Submitted manuscripts should not have been published previously, nor be under consideration for publication elsewhere (except conference proceedings papers). All manuscripts are thoroughly refereed through a single-blind peer-review process. A guide for authors and other relevant information for submission of manuscripts is available on the Instructions for Authors page. Galaxies is an international peer-reviewed open access quarterly journal published by MDPI.

Please visit the Instructions for Authors page before submitting a manuscript. Submitted papers should be well formatted and use good English. Authors may use MDPI's English editing service prior to publication or during author revisions.

Keywords

  • gamma-ray bursts
  • instruments for astrophysics
  • emission processes
  • jet dynamics
  • multi-wavelength
  • multi-messenger
  • high redshift

Published Papers (9 papers)

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Research

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Article
Accounting for Selection Bias and Redshift Evolution in GRB Radio Afterglow Data
Galaxies 2021, 9(4), 95; https://doi.org/10.3390/galaxies9040095 - 07 Nov 2021
Viewed by 374
Abstract
Gamma-ray Bursts (GRBs) are highly energetic events that can be observed at extremely high redshift. However, inherent bias in GRB data due to selection effects and redshift evolution can significantly skew any subsequent analysis. We correct for important variables related to the GRB [...] Read more.
Gamma-ray Bursts (GRBs) are highly energetic events that can be observed at extremely high redshift. However, inherent bias in GRB data due to selection effects and redshift evolution can significantly skew any subsequent analysis. We correct for important variables related to the GRB emission, such as the burst duration, T90*, the prompt isotropic energy, Eiso, the rest-frame end time of the plateau emission, Ta,radio*, and its correspondent luminosity La,radio, for radio afterglow. In particular, we use the Efron–Petrosian method presented in 1992 for the correction of our variables of interest. Specifically, we correct Eiso and T90* for 80 GRBs, and La,radio and Ta,radio* for a subsample of 18 GRBs that present a plateau-like flattening in their light curve. Upon application of this method, we find strong evolution with redshift in most variables, particularly in La,radio, with values similar to those found in past and current literature in radio, X-ray and optical wavelengths, indicating that these variables are susceptible to observational bias. This analysis emphasizes the necessity of correcting observational data for evolutionary effects to obtain the intrinsic behavior of correlations to use them as discriminators among the most plausible theoretical models and as reliable cosmological tools. Full article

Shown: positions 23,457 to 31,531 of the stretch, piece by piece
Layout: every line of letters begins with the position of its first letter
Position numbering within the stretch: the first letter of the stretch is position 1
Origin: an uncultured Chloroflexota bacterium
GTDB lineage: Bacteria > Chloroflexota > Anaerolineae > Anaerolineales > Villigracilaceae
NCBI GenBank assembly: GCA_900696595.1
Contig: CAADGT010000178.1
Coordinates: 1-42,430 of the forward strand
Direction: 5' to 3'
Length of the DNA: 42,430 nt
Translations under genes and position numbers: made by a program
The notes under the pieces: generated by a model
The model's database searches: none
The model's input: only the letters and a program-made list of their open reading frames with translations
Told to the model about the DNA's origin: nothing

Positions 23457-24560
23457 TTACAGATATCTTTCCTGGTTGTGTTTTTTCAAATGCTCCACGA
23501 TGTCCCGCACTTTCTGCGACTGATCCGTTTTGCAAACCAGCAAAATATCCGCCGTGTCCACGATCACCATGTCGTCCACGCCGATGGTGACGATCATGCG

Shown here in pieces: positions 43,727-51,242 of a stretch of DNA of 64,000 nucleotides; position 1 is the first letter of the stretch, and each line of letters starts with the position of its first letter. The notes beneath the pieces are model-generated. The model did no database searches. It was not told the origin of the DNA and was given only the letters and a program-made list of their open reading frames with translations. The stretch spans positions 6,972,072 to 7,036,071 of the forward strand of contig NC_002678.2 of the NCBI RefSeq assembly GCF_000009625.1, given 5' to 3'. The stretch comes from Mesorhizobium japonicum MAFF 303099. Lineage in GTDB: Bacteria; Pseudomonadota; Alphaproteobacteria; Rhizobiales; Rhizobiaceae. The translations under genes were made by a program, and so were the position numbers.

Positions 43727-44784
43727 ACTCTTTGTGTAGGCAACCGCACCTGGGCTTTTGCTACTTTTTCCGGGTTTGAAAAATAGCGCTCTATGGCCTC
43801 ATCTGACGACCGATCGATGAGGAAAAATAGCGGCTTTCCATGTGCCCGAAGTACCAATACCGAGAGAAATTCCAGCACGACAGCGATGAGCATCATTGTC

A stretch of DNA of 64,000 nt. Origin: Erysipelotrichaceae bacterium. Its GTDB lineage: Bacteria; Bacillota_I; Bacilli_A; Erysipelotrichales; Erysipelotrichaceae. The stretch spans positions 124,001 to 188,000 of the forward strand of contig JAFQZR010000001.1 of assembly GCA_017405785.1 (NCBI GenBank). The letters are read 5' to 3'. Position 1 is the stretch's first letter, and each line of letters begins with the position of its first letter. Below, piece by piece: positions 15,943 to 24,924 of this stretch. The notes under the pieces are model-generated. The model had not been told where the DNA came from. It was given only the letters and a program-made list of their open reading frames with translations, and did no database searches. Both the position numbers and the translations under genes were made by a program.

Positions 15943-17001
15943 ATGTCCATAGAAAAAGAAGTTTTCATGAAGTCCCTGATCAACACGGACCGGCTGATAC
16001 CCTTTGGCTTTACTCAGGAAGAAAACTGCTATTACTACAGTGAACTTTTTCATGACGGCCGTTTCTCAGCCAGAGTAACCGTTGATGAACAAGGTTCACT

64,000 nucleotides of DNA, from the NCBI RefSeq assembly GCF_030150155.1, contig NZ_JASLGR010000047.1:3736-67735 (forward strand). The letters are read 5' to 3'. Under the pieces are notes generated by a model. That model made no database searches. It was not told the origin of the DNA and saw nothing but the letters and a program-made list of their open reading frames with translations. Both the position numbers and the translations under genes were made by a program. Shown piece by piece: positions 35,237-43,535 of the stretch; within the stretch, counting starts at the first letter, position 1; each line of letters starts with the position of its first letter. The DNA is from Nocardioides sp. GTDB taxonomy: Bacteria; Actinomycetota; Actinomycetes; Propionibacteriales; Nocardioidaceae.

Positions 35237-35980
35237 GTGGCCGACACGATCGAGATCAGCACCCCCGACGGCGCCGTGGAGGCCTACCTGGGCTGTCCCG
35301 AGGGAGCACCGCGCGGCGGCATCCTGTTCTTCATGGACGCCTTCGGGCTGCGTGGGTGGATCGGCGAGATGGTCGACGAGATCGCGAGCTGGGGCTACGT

(This article belongs to the Special Issue Gamma-Ray Burst Science in 2030)
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Article
Progenitors of Long-Duration Gamma-ray Bursts
Galaxies 2021, 9(4), 79; https://doi.org/10.3390/galaxies9040079 - 19 Oct 2021
Cited by 1 | Viewed by 302
Abstract
We review the current scenario of long-duration Gamma-ray burst (LGRB) progenitors, and in addition, present models of massive stars for a mass range of 10150M with ΔM=10M and rotation rate [...] Read more.
We review the current scenario of long-duration Gamma-ray burst (LGRB) progenitors, and in addition, present models of massive stars for a mass range of 10150M with ΔM=10M and rotation rate v/vcrit=0 to 0.6 with a velocity resolution Δv/vcrit=0.1. We further discuss possible metallicity and rotation rate distribution from our models that might be preferable for the creation of successful LGRB candidates given the observed LGRB rates and their metallicity evolution. In the current understanding, LGRBs are associated with Type-Ic supernovae (SNe). To establish LGRB-SN correlation, we discuss three observational paths: (i) space-time coincidence, (ii) evidence from photometric light curves of LGRB afterglows and SN Type-Ic, (iii) spectroscopic study of both LGRB afterglow and SN. Superluminous SNe are also believed to have the same origin as LGRBs. Therefore, we discuss constraints on the progenitor parameters that can possibly dissociate these two events from a theoretical perspective. We further discuss the scenario of single star versus binary star as a more probable pathway to create LGRBs. Given the limited parameter space in the mass, mass ratio and separation between the two components in a binary, binary channel is less likely to create LGRBs to match the observed LGRB rate. Despite effectively-single massive stars are fewer in number compared to interacting binaries, their chemically homogeneous evolution (CHE) might be the major channel for LGRB production. Full article
(This article belongs to the Special Issue Gamma-Ray Burst Science in 2030)
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Article
A Roadmap to Gamma-Ray Bursts: New Developments and Applications to Cosmology
Galaxies 2021, 9(4), 77; https://doi.org/10.3390/galaxies9040077 - 12 Oct 2021
Viewed by 340
Abstract
Gamma-ray bursts are the most powerful explosions in the universe and are mainly placed at very large redshifts, up to z9. In this short review, we first discuss gamma-ray burst classification and morphological properties. We then report the likely relations [...] Read more.